[12/2/19] – K-pop Star Suicides

A string of tragedies has befallen several Korean Pop (K-pop) stars in 2019. Some get sick, others commit suicide, and car accidents are consistent killers of K-pop stars. An incredible amount of stress and pressure is placed on these performers, and treatment of these young idols exposes a decidedly darker side of the K-pop industry. Exploitative managers and “toxic” fans also contribute to the stress these stars face. In the last two months, two stars committed suicide in response to pressures, anxiety, and other aspects of the demanding lifestyle of a K-pop star. First, Sulli, an actress and former member of girl group f(x), committed suicide in October 2019. After Sulli’s death, fans petitioned for a new law to require people to use their real identities when posting online and stricter punishments for online bullying. “Sulli’s Law” is expected to be presented before Korea’s National Assembly in December. Next, Goo Hara, a singer, actress, and former member of girl group KARA, committed suicide this past week. Sulli and Goo Hara were close friends who both suffered from malicious online comments. Additionally, in August, Goo Hara’s ex-boyfriend was found guilty of physical assault, destruction and damage of property, coercion, and intimidation. He was acquitted on the charge of sexual assault for illegal filming. Goo Hara was consistently harrassed online throughout the trial.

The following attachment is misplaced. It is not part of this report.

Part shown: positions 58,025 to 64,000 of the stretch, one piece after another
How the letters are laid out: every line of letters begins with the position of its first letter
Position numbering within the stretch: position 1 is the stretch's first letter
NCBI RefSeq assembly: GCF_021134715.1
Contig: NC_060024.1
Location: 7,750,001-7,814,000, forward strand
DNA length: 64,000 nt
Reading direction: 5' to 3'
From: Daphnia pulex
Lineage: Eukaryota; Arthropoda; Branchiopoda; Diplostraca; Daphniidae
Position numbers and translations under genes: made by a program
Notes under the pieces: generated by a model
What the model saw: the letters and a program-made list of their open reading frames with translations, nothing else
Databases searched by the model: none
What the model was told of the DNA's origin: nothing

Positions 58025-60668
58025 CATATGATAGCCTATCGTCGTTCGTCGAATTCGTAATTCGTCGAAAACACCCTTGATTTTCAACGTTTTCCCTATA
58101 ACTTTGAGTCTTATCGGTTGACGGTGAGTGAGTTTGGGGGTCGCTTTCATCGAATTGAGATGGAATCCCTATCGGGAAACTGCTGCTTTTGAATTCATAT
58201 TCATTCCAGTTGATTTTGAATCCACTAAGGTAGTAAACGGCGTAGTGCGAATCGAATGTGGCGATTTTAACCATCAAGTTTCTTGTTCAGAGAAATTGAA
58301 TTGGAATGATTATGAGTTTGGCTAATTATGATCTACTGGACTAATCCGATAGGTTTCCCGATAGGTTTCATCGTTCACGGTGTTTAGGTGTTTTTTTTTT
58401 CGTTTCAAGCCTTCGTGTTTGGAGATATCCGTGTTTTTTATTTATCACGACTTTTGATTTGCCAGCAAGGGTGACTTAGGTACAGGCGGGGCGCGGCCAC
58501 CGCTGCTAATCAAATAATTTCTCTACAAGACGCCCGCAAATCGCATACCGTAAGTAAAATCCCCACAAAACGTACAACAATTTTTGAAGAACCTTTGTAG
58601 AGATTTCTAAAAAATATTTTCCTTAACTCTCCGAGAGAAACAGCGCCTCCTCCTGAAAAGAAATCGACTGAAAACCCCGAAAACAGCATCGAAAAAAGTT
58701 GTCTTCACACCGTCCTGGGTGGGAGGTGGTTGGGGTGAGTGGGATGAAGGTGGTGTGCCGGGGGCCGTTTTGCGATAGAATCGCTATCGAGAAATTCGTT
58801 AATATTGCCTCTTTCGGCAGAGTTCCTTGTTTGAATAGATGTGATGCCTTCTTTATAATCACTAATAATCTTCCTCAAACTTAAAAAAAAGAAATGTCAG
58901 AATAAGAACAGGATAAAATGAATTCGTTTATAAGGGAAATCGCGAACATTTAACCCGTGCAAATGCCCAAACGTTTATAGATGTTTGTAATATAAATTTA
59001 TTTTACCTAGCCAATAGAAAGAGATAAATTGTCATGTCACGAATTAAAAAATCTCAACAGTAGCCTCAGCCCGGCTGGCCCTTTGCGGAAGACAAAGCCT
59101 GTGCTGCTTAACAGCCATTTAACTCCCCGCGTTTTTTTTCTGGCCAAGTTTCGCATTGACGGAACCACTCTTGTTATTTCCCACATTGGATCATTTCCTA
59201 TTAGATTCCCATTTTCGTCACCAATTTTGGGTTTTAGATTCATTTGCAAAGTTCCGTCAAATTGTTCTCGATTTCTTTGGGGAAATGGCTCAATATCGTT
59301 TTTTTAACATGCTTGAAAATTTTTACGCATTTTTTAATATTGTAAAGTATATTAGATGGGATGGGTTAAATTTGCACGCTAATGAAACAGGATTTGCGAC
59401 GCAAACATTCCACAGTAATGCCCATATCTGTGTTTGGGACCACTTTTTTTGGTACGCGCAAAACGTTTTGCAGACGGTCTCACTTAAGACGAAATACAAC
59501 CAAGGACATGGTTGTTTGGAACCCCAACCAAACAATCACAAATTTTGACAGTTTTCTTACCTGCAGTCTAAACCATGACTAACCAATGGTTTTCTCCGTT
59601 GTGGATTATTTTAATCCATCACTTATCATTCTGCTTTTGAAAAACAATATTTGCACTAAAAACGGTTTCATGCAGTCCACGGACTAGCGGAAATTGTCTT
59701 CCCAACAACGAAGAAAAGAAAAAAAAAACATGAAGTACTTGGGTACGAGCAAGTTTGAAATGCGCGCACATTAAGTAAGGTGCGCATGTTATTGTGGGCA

Popularity of K-pop is growing exponentially and is driving demand for music, concerts, swag, and interviews. If demand continues to grow and the experiences of mental distress these performers are dealing with go unrecognized, this is a trend we could see increasing in frequency in the future. This week we focus on humans in the economy, mental illness, and fame through the lens of sociology. Specifically, we focus on issues related to social media and interactions with others, toxic fandom, and suicide using Durkheim’s research.

Instructors, click on the link below to download this week’s lecture for use in your classroom. The deck contains a writing prompt, a debate question, as well as other assessment questions.

Download the PowerPoint Lecture Spark for K-pop Star Suicides

Learning Objectives

LO1: Understand how culture contributes to understandings of illness and norms related to treatment.

LO2: Explain how Durkheim might view the issue of K-pop star suicides.

LO3: Discuss how the experience of being exploited as an employee can lead one to feeling a sense of alienation from their employer, others, and potentially their self.

Videos

Cyber bullying, star suicides: The dark side of South Korea’s K-pop world

The apparent suicide of a second K-pop artist in a month has cast renewed focus in South Korea on vicious personal attacks and cyber bullying of vulnerable young stars, and how it mostly goes unpunished.

Goo Hara, K-pop star of Kara, found dead at 28

Goo Hara was found dead at her home on Sunday. The cause of death wasn’t immediately known. She made her debut in 2008 as a member of the girl group Kara.

Fans Mourn K-Pop Star Goo Hara, Dead at 28